In short, a private British military contractor SCL formed Cambridge Analytica (CA) to use
Andrew Robins
Nov 16, 2019 rated it really liked it  ·  review of another edition
I enjoyed this book but at the back of my mind was the nagging thought that, whilst Chris Wylie proudly wears his whistle blower badge, and is to be applauded for that, he managed to work with these horrible right wing ghouls for quite a while.

Maybe if he'd done the right thing a little earlier, we wouldn't be lumbered with Trump and Brexit - the toxic campaign for the latter having changed this country irreparably.

Fortunately he eventually did do the right thing, and people like Carol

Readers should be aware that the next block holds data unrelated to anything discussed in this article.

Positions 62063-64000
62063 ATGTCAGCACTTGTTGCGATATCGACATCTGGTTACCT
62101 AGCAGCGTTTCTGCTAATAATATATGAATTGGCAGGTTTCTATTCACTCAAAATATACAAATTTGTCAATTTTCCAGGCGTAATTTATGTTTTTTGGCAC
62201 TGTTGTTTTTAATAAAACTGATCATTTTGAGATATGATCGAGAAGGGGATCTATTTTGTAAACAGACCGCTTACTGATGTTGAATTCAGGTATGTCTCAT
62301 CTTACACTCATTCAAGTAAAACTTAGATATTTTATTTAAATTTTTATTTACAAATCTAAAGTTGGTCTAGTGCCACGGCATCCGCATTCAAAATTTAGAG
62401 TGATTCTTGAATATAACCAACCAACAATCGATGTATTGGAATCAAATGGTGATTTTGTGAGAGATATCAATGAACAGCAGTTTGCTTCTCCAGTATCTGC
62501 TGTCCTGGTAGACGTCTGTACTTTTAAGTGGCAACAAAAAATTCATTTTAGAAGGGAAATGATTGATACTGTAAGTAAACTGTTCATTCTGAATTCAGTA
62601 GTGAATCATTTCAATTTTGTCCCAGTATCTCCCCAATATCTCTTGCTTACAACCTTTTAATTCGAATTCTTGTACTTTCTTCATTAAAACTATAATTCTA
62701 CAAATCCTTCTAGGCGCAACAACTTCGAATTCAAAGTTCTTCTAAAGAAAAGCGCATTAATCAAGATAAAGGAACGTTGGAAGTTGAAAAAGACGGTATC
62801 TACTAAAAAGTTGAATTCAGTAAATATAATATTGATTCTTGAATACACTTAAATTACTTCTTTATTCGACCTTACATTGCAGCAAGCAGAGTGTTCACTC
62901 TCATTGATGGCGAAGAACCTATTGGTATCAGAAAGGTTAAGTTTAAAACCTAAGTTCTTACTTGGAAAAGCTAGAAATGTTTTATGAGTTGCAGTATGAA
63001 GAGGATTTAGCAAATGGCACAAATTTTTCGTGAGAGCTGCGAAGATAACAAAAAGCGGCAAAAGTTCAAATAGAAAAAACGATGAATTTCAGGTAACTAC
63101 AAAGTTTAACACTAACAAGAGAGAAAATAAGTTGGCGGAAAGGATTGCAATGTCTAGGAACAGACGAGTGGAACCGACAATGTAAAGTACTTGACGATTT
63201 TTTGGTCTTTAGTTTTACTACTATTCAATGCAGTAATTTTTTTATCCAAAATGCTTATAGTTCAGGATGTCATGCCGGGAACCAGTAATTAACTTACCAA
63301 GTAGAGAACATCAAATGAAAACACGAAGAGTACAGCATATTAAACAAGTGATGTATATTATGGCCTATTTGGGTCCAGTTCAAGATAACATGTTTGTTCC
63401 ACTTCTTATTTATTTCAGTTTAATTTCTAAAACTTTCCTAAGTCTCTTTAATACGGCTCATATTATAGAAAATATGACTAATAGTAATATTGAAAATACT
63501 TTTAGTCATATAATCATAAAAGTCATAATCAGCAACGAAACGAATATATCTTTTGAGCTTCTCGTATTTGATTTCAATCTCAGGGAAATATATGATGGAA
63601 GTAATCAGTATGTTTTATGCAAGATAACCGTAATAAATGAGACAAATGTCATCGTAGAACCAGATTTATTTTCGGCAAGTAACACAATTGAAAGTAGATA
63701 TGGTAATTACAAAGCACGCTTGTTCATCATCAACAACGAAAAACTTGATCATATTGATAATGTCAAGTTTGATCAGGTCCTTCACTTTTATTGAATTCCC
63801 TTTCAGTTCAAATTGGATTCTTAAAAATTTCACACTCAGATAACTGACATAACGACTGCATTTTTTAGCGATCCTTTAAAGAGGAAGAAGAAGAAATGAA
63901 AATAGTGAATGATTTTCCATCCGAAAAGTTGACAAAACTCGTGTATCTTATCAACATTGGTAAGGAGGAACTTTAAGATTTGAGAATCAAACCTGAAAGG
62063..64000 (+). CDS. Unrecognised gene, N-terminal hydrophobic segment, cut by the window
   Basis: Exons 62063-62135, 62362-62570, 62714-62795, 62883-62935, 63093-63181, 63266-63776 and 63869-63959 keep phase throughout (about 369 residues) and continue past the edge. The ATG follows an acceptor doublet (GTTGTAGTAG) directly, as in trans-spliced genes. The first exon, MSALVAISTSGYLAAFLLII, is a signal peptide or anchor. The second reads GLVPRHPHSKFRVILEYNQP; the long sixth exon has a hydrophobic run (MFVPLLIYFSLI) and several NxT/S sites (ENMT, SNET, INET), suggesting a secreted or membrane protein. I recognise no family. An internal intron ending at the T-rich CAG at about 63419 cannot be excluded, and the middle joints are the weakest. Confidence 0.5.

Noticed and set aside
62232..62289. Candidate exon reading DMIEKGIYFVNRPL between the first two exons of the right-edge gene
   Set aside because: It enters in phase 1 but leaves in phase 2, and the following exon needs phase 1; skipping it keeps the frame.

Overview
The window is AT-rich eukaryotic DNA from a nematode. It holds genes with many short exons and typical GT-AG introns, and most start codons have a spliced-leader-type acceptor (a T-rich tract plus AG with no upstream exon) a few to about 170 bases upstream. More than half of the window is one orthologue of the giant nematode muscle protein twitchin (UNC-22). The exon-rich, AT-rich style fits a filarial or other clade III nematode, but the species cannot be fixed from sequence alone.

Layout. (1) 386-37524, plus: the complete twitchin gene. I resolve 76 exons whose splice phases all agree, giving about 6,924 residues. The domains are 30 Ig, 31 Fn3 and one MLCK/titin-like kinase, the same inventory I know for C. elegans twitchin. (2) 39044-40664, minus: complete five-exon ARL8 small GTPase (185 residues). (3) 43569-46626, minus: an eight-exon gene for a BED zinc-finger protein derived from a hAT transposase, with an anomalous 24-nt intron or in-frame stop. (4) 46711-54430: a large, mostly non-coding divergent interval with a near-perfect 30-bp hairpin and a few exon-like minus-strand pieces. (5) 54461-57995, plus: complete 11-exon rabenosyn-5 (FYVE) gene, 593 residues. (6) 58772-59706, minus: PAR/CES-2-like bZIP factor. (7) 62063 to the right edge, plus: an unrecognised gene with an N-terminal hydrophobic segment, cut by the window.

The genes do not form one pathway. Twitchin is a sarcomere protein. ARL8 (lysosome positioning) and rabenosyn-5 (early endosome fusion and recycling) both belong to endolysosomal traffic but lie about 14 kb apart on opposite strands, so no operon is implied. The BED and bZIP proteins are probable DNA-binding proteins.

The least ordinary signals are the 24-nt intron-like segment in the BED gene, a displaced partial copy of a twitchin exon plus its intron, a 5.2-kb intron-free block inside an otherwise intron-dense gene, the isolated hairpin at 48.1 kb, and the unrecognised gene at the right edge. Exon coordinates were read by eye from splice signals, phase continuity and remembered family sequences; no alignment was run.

Sue Wakula
Nov 13, 2019 rated it it was amazing  ·  review of another edition
I'm a Boomer. I wasn't prepared, in any sense, for the weaponization of data. I mean, I should've suspected that what we thought was just a medium for keeping up with our kids at college and reconnecting with our high school chums would be used to manipulate us.

I am floored that anyone would have such contempt for humanity, the way those at Cambridge Analytica did and probably still do.

I read this book concurrently with Sr. Helen Prejean's new memoir, "River of Fire: My Spiritual Journey." Her
chelsey buggie
Nov 09, 2019 rated it it was amazing  ·  review of another edition